I was looking for a silver store where we bought a menorah many years ago to show Bev and Judy their collection of Judaica in silver. Last time I was here they had moved to a new spot along Juárez Avenue (after their original store was damaged in the earthquake of 1985), but they are now gone from this main street (must check them out on the web), so it was a bit of a disappointment. But we ended up across the road from one of the finest state-sponsored artesanía shops, so we popped in to browse through a range of craft from some of the best artisans in the country, then visited the museum which was erected to house Rivera's famous mural "Dream of a Sunday Afternoon in the Alameda", which was originally housed in the Alameda Hotel on Avenida Juárez , which also collapsed in the earthquake. They rescued the mural and reconstructed it as the major exhibit here, with a legend showing all the important historic personages, fortunately in English as well as Spanish, and after the morning's exposure it was an opportunity to consolidate some of the history and remind ourselves of the key real and mythic figures who feature in his work.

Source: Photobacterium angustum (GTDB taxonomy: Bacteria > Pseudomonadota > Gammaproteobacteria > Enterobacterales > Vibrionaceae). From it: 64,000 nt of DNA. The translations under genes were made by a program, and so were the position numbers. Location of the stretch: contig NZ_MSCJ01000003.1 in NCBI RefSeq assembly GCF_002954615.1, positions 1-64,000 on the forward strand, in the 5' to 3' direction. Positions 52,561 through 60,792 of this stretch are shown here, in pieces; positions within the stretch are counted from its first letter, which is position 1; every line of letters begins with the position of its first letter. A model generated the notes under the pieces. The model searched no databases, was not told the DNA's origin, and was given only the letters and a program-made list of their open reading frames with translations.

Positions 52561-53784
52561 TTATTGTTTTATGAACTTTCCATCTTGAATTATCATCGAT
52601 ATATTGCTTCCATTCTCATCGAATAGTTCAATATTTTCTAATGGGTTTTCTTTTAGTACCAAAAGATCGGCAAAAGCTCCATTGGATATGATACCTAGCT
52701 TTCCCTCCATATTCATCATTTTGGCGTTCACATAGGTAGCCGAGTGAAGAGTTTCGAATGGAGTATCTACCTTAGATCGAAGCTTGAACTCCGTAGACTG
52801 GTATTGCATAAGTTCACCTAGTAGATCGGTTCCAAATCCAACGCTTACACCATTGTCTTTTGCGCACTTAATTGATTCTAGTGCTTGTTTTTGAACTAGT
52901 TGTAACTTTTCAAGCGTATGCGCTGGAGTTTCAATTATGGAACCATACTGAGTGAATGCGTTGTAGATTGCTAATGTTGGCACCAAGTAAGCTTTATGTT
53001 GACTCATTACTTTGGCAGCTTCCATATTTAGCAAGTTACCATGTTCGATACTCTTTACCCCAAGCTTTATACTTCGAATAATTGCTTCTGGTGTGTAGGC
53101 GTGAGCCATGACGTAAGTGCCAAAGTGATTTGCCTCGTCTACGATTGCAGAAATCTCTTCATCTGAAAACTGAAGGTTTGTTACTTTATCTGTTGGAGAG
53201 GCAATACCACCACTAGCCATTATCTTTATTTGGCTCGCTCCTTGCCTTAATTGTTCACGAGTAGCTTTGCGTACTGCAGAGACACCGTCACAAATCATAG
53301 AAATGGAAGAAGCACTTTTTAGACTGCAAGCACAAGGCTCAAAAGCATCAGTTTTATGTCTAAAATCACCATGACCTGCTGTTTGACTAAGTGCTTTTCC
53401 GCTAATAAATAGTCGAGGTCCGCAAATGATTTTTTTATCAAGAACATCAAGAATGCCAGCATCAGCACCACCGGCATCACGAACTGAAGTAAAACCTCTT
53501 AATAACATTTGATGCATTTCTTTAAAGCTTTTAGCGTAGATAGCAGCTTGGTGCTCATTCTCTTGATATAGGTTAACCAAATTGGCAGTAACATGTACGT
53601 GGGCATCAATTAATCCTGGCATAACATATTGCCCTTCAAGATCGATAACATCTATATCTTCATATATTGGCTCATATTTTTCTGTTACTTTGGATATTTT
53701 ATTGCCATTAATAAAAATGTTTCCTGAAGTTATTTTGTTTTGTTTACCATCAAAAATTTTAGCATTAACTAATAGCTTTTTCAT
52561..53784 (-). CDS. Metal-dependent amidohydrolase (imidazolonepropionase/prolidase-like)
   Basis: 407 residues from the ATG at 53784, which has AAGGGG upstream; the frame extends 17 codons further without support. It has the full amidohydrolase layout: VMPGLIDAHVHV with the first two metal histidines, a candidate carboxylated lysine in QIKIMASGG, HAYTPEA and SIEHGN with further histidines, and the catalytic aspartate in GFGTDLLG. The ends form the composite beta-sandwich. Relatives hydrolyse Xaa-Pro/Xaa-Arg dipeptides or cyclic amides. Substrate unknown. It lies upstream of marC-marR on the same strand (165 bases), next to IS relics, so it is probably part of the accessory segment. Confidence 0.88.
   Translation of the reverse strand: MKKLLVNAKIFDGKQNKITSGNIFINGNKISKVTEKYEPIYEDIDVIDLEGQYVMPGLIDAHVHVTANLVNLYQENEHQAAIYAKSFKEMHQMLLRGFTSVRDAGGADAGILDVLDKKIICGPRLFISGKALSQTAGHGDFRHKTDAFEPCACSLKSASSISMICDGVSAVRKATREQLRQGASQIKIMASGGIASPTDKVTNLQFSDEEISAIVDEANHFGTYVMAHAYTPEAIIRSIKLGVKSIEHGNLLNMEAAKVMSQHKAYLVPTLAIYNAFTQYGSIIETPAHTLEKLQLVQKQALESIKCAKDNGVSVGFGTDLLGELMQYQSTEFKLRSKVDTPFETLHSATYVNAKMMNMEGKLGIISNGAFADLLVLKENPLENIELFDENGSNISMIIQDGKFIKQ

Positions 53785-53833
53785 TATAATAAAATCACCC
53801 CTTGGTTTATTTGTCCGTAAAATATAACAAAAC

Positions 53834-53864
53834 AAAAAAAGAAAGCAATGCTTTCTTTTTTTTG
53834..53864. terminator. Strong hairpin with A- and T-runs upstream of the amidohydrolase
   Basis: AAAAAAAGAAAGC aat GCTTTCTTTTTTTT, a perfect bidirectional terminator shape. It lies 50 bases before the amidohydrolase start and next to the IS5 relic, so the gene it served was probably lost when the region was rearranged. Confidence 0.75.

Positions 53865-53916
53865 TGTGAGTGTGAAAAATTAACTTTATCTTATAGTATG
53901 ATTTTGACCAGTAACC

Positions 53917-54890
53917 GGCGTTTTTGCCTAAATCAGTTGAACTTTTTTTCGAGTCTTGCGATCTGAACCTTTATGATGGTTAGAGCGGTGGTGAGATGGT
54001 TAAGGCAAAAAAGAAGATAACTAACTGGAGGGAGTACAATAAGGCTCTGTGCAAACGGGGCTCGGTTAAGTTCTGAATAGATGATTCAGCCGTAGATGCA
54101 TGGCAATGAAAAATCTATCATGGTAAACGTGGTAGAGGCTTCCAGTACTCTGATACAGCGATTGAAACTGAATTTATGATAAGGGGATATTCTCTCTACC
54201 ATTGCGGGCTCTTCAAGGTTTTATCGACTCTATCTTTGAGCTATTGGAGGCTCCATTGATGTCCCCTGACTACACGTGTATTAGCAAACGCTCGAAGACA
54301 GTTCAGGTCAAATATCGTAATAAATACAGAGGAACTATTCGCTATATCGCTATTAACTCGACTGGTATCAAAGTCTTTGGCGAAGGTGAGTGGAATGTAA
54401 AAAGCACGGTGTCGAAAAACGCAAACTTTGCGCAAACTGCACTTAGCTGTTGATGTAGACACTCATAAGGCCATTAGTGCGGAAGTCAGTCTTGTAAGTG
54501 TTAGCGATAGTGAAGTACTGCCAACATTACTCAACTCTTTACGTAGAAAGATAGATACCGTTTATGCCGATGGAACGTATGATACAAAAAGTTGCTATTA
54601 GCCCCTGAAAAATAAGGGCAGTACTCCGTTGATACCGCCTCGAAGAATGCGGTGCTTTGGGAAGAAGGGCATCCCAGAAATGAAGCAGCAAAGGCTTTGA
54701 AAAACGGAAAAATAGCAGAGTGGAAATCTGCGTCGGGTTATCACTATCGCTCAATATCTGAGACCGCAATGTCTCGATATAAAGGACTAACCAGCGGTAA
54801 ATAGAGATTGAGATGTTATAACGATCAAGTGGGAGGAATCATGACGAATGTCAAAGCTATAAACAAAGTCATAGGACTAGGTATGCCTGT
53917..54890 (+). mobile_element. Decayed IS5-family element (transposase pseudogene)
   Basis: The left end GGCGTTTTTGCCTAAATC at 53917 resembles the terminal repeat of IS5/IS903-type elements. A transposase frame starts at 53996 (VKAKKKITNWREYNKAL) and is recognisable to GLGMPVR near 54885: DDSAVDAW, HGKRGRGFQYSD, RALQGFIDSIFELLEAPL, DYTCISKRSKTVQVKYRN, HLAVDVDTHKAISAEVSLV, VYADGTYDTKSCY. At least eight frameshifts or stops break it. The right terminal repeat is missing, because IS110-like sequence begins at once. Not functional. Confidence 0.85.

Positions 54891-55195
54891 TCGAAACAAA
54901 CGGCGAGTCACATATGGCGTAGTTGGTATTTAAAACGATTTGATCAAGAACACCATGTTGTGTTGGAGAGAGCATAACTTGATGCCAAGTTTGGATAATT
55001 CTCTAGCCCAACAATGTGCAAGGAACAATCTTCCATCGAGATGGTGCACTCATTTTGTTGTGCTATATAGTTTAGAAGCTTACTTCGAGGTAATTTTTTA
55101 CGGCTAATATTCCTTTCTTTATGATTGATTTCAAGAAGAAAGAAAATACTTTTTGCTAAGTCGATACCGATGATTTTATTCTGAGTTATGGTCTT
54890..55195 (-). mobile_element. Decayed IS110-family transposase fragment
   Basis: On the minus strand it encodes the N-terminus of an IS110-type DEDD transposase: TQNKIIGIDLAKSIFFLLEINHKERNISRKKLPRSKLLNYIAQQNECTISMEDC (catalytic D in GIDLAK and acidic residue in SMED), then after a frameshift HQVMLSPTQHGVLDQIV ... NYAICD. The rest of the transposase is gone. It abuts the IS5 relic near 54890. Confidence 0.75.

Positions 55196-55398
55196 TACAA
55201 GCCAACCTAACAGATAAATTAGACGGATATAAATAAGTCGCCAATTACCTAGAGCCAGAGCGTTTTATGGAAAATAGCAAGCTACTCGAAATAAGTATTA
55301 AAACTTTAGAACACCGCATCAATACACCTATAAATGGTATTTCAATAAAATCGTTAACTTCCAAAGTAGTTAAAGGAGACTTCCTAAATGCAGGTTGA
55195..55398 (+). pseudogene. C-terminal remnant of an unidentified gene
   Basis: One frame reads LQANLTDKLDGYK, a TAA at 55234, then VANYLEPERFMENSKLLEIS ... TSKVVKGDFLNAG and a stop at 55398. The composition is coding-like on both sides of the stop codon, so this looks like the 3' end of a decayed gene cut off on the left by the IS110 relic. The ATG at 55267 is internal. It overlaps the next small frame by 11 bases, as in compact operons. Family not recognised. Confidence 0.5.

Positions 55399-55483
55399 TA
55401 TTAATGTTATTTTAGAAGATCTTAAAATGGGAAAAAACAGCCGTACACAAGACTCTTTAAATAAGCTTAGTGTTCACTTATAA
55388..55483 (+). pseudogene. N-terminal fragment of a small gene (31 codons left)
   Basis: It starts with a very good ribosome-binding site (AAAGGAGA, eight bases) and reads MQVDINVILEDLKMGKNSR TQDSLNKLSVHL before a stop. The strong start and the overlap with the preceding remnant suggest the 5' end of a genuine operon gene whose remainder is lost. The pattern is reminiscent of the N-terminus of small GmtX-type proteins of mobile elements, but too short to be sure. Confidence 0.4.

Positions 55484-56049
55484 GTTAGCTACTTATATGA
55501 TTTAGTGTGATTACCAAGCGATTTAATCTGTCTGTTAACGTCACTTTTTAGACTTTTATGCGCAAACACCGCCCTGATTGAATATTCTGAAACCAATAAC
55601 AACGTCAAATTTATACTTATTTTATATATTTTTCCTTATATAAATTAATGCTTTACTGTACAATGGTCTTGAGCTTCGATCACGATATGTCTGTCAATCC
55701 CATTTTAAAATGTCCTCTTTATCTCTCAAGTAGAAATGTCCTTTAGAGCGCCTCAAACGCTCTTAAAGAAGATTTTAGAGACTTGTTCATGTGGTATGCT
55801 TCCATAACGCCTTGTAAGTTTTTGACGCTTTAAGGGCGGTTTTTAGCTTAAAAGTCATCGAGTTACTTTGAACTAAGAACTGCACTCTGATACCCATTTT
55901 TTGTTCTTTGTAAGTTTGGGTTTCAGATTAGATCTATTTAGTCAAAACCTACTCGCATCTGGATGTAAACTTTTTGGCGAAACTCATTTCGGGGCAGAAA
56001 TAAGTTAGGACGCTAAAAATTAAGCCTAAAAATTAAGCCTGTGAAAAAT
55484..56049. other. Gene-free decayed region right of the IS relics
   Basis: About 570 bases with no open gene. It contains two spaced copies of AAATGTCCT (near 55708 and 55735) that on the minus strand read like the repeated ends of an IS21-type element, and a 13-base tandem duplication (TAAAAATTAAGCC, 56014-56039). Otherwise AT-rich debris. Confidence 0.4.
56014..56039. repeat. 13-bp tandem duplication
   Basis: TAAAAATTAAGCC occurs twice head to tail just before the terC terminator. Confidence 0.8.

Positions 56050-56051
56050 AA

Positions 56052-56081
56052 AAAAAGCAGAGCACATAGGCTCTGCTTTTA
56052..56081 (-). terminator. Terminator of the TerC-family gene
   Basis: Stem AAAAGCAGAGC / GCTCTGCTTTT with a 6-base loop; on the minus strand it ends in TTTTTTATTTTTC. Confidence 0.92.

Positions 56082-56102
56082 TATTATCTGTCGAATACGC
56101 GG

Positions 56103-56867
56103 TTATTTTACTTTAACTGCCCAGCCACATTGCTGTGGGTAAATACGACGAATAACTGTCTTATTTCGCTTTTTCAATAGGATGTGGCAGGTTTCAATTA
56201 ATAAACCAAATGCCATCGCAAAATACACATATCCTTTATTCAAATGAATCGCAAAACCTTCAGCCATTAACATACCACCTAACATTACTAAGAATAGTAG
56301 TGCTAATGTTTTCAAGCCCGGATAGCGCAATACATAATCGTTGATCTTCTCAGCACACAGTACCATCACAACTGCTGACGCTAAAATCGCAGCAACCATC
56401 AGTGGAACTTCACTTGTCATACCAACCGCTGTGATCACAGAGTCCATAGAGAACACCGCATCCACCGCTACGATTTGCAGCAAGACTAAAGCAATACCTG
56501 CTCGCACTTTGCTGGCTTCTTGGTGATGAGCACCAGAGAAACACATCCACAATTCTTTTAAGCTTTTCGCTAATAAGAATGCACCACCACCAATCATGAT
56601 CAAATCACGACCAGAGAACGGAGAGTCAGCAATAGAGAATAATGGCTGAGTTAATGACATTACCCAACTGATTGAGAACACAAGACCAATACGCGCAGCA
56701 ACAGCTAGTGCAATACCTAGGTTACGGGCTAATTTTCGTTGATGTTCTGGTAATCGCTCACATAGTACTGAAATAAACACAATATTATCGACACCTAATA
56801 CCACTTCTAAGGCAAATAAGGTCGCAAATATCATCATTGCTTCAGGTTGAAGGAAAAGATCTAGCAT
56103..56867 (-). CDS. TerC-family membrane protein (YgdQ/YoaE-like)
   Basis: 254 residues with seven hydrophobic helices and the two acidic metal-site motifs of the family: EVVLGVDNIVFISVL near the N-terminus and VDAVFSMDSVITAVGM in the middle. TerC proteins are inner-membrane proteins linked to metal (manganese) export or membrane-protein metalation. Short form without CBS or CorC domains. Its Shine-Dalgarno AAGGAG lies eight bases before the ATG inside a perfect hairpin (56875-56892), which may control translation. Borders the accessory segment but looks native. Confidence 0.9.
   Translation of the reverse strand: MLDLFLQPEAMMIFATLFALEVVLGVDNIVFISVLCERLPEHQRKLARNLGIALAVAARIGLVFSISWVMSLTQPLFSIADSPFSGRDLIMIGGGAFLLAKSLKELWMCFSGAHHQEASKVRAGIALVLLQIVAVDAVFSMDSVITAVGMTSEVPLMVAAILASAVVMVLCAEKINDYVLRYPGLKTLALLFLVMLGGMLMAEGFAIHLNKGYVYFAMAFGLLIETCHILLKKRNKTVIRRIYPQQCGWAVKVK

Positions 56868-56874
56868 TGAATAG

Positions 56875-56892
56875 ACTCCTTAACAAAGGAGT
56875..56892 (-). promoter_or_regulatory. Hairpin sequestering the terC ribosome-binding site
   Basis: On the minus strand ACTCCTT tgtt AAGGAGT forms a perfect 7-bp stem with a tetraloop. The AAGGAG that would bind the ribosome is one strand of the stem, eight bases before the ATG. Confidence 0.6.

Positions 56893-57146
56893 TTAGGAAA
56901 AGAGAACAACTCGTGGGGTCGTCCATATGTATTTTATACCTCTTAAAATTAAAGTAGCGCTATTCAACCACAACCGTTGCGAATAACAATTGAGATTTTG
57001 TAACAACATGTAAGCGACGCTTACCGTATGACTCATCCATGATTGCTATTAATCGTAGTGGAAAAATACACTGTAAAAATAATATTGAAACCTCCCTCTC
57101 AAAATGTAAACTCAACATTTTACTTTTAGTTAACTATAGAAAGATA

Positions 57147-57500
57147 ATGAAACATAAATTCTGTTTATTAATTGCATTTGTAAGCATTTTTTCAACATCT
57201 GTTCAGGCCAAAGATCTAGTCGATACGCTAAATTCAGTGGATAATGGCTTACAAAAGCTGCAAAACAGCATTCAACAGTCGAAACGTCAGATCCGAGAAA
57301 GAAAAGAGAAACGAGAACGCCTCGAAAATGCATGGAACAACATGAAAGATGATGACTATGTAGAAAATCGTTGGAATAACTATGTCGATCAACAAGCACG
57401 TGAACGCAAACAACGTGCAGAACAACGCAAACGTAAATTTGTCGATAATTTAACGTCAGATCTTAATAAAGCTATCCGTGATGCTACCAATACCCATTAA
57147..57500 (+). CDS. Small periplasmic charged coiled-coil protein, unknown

The trip home via Metro and pesero was as interesting as usual, and another CD was purchased for 10 pesos. We stopped to pick up some sweetish rolls resembling Challah at a very large panaderia opposite our Metro station. I wanted to show Bev and Judy another of these amazing institutions with their large range of sweet rolls, cakes and biscuits as well as the standard rolls sold for a controlled price (which has just risen by about 10%), all of which are made fresh all through the day and seem to have no preservatives, as they are quite stale a day later. We decided they were a bit too cakey, but the other bread we bought was a great success with our Shabbat dinner.